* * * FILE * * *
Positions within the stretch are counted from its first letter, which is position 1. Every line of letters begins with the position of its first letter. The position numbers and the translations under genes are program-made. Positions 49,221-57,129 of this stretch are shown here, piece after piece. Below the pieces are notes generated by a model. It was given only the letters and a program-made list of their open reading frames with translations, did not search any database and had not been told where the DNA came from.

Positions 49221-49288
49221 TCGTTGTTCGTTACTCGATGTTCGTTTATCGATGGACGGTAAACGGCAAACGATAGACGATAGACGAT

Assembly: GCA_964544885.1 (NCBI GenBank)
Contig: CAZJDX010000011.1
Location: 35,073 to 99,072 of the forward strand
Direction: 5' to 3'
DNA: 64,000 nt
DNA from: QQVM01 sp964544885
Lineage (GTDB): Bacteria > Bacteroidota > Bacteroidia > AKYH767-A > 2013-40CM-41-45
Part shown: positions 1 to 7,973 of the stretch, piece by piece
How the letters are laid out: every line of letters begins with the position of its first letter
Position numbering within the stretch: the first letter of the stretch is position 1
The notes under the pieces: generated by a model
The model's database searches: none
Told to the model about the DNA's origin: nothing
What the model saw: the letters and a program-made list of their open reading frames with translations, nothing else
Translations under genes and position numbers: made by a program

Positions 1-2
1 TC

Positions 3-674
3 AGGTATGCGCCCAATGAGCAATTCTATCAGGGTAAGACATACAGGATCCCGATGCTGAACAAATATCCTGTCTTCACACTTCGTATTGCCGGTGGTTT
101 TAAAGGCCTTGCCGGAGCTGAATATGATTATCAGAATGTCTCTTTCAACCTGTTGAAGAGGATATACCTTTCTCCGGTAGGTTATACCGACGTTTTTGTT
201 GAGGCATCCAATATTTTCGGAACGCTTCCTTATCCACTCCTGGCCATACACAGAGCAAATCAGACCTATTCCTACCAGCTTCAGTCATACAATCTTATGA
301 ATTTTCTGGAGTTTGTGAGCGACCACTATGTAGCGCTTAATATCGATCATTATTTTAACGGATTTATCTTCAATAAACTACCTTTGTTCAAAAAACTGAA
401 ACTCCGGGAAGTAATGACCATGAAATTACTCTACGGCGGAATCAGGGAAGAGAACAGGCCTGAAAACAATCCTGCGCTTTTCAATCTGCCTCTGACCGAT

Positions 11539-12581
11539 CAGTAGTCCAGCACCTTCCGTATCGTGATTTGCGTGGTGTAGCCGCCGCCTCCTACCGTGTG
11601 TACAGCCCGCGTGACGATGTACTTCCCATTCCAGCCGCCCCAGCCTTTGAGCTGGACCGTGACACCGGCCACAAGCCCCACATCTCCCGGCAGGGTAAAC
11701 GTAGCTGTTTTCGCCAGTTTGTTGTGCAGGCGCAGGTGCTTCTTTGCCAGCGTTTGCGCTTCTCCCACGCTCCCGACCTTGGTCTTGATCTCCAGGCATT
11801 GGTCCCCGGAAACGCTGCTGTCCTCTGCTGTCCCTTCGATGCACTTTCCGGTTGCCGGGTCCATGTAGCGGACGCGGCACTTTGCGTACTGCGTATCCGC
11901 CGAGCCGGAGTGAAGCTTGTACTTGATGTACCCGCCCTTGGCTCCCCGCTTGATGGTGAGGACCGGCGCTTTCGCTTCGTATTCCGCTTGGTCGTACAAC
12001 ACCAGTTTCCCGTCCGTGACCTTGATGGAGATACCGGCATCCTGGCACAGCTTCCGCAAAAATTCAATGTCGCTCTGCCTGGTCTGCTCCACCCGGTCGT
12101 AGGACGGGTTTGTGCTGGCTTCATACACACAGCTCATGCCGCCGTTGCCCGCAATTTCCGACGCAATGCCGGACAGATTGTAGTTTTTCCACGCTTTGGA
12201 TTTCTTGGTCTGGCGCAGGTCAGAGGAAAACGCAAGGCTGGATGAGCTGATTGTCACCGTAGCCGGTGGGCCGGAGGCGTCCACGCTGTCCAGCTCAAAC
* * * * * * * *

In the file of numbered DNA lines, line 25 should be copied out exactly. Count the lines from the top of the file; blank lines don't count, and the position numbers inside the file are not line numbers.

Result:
301 ATTTTCTGGAGTTTGTGAGCGACCACTATGTAGCGCTTAATATCGATCATTATTTTAACGGATTTATCTTCAATAAACTACCTTTGTTCAAAAAACTGAA